Preliminary BPOE program  is released.


Big data has emerged as a strategic property of nations and organizations. There are driving needs to generate values from big data. However, the sheer volume of big data requires significant storage capacity, transmission bandwidth, computations, and power consumption. It is expected that systems with unprecedented scales can resolve the problems caused by varieties of big data with daunting volumes. Nevertheless, without big data benchmarks, it is very difficult for big data owners to make choice on which system is best for meeting with their specific requirements. They also face challenges on how to optimize the systems and their solutions for specific or even comprehensive workloads. Meanwhile, researchers are also working on innovative data management systems, hardware architectures, operating systems, and programming systems to improve performance in dealing with big data.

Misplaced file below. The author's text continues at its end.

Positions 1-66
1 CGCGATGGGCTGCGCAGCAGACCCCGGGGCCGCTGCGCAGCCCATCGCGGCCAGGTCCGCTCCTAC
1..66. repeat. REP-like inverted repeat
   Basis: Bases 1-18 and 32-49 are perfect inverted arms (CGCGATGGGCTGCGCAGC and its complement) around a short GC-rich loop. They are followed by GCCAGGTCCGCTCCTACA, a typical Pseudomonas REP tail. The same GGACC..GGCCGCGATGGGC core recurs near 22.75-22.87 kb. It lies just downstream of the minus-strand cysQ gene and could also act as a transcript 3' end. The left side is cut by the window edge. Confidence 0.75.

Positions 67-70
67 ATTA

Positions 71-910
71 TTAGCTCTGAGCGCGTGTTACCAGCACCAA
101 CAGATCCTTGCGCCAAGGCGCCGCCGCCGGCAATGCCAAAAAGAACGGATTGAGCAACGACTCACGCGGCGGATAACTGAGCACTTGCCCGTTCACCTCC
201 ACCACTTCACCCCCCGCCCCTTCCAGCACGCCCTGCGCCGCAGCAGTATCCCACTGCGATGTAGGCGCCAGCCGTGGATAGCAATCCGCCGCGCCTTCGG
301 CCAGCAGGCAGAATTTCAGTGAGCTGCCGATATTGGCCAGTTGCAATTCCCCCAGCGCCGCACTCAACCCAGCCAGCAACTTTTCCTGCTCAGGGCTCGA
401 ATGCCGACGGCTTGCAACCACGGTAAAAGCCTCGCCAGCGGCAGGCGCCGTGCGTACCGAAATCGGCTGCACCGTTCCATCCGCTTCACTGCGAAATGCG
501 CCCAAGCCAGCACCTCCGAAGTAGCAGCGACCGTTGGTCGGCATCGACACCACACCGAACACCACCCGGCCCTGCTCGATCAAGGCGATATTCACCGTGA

This workshop, the seventh its series, focuses on architecture and system support for big data systems, aiming at bringing researchers and practitioners from data management, architecture, and systems research communities together to discuss the research issues at the intersection of these areas.

Call for Papers


The workshop seeks papers that address hot topic issues in benchmarking, designing and optimizing big data systems. Specific topics of interest include but are not limited to:

  • Big data workload characterization and benchmarking
  • Performance analysis of big data systems
  • Workload-optimized big data systems
  • Innovative prototypes of big data infrastructures
  • Emerging hardware technologies in big data systems
  • Operating systems support for big data systems
  • Interactions among architecture, systems and data management
  • Hardware and software co-design for big data
  • Practice report of evaluating and optimizing large-scale big data systems